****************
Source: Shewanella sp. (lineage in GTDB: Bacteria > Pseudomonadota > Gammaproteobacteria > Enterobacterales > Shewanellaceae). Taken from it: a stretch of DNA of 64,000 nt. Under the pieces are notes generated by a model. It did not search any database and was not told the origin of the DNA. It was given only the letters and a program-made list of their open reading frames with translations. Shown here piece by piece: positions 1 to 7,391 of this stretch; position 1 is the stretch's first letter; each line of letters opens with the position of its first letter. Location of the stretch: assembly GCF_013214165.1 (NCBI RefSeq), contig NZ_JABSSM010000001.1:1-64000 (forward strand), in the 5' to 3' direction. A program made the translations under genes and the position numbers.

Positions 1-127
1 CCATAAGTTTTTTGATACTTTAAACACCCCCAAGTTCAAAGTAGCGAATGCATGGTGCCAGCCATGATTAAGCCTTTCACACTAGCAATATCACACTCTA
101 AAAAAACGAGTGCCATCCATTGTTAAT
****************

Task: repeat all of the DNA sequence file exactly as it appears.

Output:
Source: Shewanella sp. (lineage in GTDB: Bacteria > Pseudomonadota > Gammaproteobacteria > Enterobacterales > Shewanellaceae). Taken from it: a stretch of DNA of 64,000 nt. Under the pieces are notes generated by a model. It did not search any database and was not told the origin of the DNA. It was given only the letters and a program-made list of their open reading frames with translations. Shown here piece by piece: positions 1 to 7,391 of this stretch; position 1 is the stretch's first letter; each line of letters opens with the position of its first letter. Location of the stretch: assembly GCF_013214165.1 (NCBI RefSeq), contig NZ_JABSSM010000001.1:1-64000 (forward strand), in the 5' to 3' direction. A program made the translations under genes and the position numbers.

Positions 1-127
1 CCATAAGTTTTTTGATACTTTAAACACCCCCAAGTTCAAAGTAGCGAATGCATGGTGCCAGCCATGATTAAGCCTTTCACACTAGCAATATCACACTCTA
101 AAAAAACGAGTGCCATCCATTGTTAAT